Tag Archives: facebook

Schools, Facebook and Cyberbullying

The decision last week by the board of management at Oatlands College, Stillorgan, to expel four students who posted abusive comments about their teachers on Facebook has raised a number of crucial issues for social media users, schools, the Department of Education, social media networks  and internet service providers.

While there are views regarding the severity of  the  decision to expel the pupils, the story raises a number of serious questions:

  • Why have social media networks failed to set any boundaries for what can and cannot be said online?
  • While there are many young social media users who have failed to grasp the power and permanence of the online written word and the implications for privacy, reputation and libel, surely there are those who do understand its implications and who have used it to devastating  effect?  The suicides of Tyler Clementi, Phoebe Prince and Leanne Wolfe in Cork   were a direct result of insidious cyber-bullying.

Boards of management and the Department of Education have a responsibility toward the reputation of their staff but also a responsibility toward the health and safety of their young students.

This is a story about malice, about reputation, about values, boundaries and responsibility. So what can be done?

  • The Department of Education should  revise and update its guidelines on bullying;
  • It should also introduce a social media education programme for teachers;
  • Consider the introduction of a new social media training programme as part of the school curriculum;
  • The Board of Management  need to create environments that value and teach tolerance and respect for all and introduce mandatory Codes of Conduct for the behaviour of teachers, students, general staff and visitors, if they have not already done so.  They need to create models of positive behaviour clearly demonstrating that there is no tolerance for certain behaviours including a zero tolerance approach toward bullying, cyber bullying and sexting.
  • The Department of Justice, in consultation with the Departments of Education and Communications  should draw up legislation on cyber-bullying.
  • The Department of Education, along with the Department of Communications, should also consider the setting up a forum involving parents associations, school boards of management, school principals, teacher’s unions along with  the key players in the communications industry – internet service providers, social media networks, mobile phone operators and SMS service providers to discuss ways in which the communications industry can play their role in combating cyber-bullying and sexting.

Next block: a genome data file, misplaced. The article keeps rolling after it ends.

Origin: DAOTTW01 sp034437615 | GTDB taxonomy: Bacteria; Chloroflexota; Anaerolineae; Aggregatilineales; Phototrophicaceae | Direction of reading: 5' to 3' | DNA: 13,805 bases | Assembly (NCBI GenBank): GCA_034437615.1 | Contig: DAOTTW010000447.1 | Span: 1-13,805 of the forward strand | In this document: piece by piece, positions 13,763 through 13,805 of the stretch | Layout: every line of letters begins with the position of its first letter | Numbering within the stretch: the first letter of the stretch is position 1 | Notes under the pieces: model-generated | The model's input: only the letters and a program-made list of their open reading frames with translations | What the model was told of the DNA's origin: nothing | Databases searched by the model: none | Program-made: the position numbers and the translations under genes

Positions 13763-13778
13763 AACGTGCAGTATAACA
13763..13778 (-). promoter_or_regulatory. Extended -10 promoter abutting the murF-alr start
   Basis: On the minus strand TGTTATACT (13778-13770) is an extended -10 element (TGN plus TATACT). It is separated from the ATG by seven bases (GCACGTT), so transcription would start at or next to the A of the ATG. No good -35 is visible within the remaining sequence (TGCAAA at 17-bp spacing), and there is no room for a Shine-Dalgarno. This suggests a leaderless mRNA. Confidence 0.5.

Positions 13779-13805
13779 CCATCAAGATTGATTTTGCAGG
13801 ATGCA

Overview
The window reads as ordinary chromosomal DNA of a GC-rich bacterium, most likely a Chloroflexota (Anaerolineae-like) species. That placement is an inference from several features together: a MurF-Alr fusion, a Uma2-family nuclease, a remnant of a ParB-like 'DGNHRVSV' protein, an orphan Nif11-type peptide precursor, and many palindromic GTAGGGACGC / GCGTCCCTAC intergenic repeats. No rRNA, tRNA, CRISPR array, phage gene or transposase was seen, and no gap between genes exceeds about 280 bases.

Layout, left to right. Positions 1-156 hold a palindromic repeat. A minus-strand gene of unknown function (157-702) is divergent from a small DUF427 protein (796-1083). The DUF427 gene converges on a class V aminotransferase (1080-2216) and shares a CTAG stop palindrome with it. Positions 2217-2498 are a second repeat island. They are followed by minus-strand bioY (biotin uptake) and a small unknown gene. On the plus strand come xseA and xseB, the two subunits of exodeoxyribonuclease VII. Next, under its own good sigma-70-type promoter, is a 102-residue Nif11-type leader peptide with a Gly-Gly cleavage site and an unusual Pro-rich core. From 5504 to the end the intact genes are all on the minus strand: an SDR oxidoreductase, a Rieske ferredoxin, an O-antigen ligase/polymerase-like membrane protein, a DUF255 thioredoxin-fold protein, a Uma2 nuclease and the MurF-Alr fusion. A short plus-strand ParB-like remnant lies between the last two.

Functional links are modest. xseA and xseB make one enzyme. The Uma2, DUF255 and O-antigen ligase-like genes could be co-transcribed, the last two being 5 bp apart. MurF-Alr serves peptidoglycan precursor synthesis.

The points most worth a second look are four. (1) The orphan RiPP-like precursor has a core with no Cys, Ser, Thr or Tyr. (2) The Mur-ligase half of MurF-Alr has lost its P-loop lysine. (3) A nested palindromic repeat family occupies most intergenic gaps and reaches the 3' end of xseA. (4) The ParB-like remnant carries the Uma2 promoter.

If left unaddressed we are allowing teachers and students to live in an unsafe school environment which is open to a constant  unhealthy 24/7 threat.  It is the least we can do in commemoration of the tragic suicides of  Clementi, Prince, Wolfe and all others who continue to be tormented by this insidious and malicious form of intimidation and bullying.

 

Kentucky Fried Chicken say ‘sorry’ for Thai tsunami Facebook message

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KFC has apologised for a Facebook message that urged people to rush home during yesterday’s tsunami scare in Thailand and order a bucket of chicken.

As people were being urged to evacuate beach areas, the company posted: “Let’s hurry home and follow the earthquake news. And don’t forget to order your favourite KFC menu.”

It prompted hundreds of angry comments on Thai websites denouncing the company as insensitive and selfish.

By today the message was removed and replaced by one that asked for forgiveness.

Yesterday’s earthquakes in Indonesia revived memories of the 2004 Asian tsunami that claimed 230,000 lives, including more than 8,000 people in Thailand. 

Facebook allows natural parents to track down adopted children, charities warn

The popularity of social networking websites has seen an increase in breaches of guidelines against unplanned contact with hundreds of adopted children unexpectedly hearing from their natural families.

Read the report here

Note:

Social media is here to stay so maybe the real lesson to be learned from this story is the need to  inform children, at the earliest opportunity, that they are adopted so that the experience becomes a ‘norm’ and a common and  natural feature of many families, which it is, that is both acceptable and accepted.